"What do I think about cure?" I repeated into the receiver. "Cure of what?" My speaker phone rattled
a reply. "Spinal cord injury?" I responded. "Well, to be honest, it doesn't rate very high on my priority list."
After I hung up, the question transported me to another place and time, to 1979, when I had run away and
joined the circus. Literally, I was part of a trapeze act and loved it. Every morning I would mumble to
myself, "People aren't supposed to be this happy when they grow up, are they?"
Five years later, a split-second mistake in timing dislocated my spinal cord, crumbled my marriage, and
shattered my career. (There are few openings for a quadriplegic trapeze artist.) After my injury, I naively
believed all of society's boldface lies about my inferior gimp status. This world, it seemed, did belong to
the young, the beautiful, the able-bodied. Crips need not apply.
I spent nearly every waking moment reading about cell regeneration, and looked to the Almighty Cure as
my only hope. Why not? After all, I couldn't perform anymore and I had no desire to do anything else.
Life had backed me into a corner.
And I'd pretty well proved during those first few years that there was no way out. I had learned firsthand
that a plastic vacuum cleaner hose melts when taped to an exhaust pipe. I never knew. With all the stupid
TV I'd watched, why hadn't I heard of this? And how could I have known that starving myself to death
would take so long? I figured on three, four weeks tops, not two months. We would have gotten it right,
that last time, if a friend hadn't called the cops. I couldn't even kill myself right.
Logically, it made sense to me to end my life. I figured that I'd always need a wheelchair, I'd always
suffer from dizzyingly low blood pressure, I'd always be plagued by pneumonia, I'd always need
attendant care--and nothing would ever change.
Late one night in my tiny hospital room, with no place left to run and nothing left to lose, I finally cried
out to God for help. That night, for the first time since my arrival on the psych floor, I fell into a deep,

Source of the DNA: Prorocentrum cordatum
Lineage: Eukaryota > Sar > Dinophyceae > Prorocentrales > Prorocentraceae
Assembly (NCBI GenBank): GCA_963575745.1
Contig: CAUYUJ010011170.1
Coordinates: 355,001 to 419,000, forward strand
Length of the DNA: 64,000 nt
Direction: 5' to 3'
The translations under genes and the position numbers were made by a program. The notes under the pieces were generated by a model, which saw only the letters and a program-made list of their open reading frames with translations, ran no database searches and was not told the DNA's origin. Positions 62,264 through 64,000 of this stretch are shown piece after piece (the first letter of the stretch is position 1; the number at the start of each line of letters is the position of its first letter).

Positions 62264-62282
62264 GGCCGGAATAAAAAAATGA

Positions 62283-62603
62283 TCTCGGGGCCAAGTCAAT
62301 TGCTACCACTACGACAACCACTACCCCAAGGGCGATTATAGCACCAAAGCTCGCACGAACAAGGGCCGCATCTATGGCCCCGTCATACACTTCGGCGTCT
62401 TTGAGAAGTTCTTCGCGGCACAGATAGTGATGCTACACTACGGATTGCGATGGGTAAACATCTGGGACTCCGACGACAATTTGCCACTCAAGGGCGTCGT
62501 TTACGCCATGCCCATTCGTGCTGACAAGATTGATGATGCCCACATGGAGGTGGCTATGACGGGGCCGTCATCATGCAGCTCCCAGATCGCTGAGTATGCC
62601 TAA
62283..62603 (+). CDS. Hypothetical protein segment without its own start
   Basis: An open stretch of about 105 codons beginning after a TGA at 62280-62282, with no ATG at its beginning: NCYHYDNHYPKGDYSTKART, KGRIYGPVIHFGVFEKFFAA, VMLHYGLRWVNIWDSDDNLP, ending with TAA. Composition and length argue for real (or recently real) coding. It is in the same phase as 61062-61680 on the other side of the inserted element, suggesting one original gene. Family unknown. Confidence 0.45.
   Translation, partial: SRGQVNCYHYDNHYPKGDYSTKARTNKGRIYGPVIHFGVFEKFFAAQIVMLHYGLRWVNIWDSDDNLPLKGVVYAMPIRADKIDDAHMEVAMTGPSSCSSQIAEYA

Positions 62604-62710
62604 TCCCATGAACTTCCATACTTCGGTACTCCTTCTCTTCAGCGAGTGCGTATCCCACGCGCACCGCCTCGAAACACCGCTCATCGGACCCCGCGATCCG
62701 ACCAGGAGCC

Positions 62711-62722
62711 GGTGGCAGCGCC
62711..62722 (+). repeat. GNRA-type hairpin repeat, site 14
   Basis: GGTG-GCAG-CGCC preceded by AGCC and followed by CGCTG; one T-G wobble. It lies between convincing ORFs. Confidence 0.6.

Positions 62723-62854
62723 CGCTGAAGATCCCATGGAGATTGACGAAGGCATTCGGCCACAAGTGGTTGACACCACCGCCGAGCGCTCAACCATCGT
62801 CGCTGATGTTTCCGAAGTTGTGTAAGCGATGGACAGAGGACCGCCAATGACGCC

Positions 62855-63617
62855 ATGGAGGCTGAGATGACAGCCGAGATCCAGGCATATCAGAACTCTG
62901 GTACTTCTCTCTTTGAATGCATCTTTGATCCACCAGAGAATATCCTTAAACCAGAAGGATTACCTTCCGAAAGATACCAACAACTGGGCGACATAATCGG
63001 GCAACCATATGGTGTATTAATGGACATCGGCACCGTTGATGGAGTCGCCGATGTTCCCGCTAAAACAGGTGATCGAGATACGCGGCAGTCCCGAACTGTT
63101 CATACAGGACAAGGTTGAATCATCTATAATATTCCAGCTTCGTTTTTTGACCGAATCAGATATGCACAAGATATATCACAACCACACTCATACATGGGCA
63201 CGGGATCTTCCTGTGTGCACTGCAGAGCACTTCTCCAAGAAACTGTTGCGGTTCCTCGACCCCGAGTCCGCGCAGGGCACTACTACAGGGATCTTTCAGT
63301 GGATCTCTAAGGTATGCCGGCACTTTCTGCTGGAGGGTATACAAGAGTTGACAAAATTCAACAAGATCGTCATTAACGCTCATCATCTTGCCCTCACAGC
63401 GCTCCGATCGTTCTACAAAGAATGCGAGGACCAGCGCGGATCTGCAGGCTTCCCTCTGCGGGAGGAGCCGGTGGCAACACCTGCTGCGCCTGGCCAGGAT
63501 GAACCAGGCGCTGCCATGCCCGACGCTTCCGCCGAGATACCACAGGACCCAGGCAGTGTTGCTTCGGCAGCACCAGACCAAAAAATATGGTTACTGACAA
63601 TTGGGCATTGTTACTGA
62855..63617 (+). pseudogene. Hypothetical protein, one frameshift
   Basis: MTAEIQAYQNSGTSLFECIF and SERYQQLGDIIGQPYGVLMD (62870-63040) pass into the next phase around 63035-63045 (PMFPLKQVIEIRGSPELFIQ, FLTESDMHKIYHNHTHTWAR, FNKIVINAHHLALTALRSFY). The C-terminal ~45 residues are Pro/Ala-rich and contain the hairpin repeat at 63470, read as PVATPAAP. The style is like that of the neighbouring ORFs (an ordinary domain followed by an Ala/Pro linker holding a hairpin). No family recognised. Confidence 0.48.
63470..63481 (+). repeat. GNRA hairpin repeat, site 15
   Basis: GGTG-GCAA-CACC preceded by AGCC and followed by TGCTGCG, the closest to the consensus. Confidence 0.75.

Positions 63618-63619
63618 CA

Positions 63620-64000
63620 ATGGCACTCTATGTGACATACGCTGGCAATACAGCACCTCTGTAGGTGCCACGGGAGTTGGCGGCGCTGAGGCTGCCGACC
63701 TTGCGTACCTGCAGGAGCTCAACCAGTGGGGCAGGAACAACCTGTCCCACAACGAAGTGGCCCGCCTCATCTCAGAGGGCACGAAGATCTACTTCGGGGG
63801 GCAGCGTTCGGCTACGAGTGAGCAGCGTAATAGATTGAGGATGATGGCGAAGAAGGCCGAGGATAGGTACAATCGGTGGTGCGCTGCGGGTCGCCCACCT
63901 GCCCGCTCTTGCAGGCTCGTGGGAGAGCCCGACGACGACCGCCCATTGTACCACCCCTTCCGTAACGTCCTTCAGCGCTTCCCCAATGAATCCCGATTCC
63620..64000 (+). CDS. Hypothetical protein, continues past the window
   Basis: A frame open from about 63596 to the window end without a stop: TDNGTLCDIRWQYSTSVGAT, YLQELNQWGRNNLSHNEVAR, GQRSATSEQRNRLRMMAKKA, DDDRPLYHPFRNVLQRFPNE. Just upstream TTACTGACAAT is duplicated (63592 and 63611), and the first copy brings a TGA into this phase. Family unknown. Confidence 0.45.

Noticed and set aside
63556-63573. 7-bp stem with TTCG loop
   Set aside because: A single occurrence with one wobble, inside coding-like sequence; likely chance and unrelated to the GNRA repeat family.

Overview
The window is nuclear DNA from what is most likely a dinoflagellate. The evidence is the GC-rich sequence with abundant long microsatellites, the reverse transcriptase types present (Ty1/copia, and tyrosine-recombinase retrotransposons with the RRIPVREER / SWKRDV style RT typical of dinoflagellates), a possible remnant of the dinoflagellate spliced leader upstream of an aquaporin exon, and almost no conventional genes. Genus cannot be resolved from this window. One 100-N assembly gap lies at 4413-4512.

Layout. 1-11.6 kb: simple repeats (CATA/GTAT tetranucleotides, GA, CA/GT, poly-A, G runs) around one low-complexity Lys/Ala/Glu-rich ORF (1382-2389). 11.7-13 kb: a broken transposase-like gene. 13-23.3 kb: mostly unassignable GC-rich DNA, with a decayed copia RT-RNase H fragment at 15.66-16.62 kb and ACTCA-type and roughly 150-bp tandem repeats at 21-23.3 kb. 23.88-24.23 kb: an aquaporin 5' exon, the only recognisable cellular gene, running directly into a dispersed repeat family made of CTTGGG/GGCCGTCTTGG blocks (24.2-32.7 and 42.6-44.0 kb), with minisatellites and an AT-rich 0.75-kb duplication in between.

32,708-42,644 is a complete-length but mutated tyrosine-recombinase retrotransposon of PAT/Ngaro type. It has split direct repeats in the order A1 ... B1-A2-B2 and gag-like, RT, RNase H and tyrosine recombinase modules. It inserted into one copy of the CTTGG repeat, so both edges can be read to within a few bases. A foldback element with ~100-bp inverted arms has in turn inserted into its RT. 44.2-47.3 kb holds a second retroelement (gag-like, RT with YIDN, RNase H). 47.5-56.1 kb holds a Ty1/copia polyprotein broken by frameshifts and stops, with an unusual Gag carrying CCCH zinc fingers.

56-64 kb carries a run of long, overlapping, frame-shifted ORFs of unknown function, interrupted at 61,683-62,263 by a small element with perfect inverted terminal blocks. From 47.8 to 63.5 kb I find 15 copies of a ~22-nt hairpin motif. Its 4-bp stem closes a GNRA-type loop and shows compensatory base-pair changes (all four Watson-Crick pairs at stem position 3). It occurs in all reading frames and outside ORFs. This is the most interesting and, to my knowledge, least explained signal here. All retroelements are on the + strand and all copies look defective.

The next day, the oh-my-God-what-am-I-gonna-do feeling in my throat was gone. A new ringmaster
had quietly slipped into my heart and now ran the show. Six weeks later I left with plans to return to
school; social work appealed.
In these days when people are popping out of closets every day, why shouldn't I? I freely confess that
I now follow Jesus Christ. Yep, I'm a Christian--from the top of my head to the soles of my gimpy feet.
I begin each day with the Bible, I attend a church filled with genuine caring people, and I was baptized
which required the assistance of nearly half my church!
So now I have an altered definition of the Almighty Cure. I no longer pin my happiness on the hope that
I will rise out of my chair and walk, that I will regain the use of my hands, that I will troop with the circus
once more. I find that the old testament prophet, Nehemiah, spoke the truth when he said, "The joy of
the Lord is your strength." Joy, to me, is a deep seated confidence that God is in charge of every area
of my life. I don't have to go it alone anymore.
Faith might not change your circumstances, but it changes you. I still use a wheelchair, suffer hypertension,
get respiratory problems and require attendant care. But on the inside I have peace of mind.
These days, a hand brace, a computer, and a new-found passion for writing allowed me to complete my
second book, Surprised by Hope: From Circus Girl to Quadriplegic: A Journey Through Tragedy to a
Promise for Tomorrow. I reach out to others with words of encouragement--something every bit as
exciting as when I reached out to children with a comedy trapeze act. The pay might not be so hot,
but the benefits are out of this world!
If the Almighty Cure came along tomorrow, would I sign up for it? I honestly don't know. Without my
disability I would be different, and I have no desire to be different. And, in most ways,
I've already been cured.
God Bless You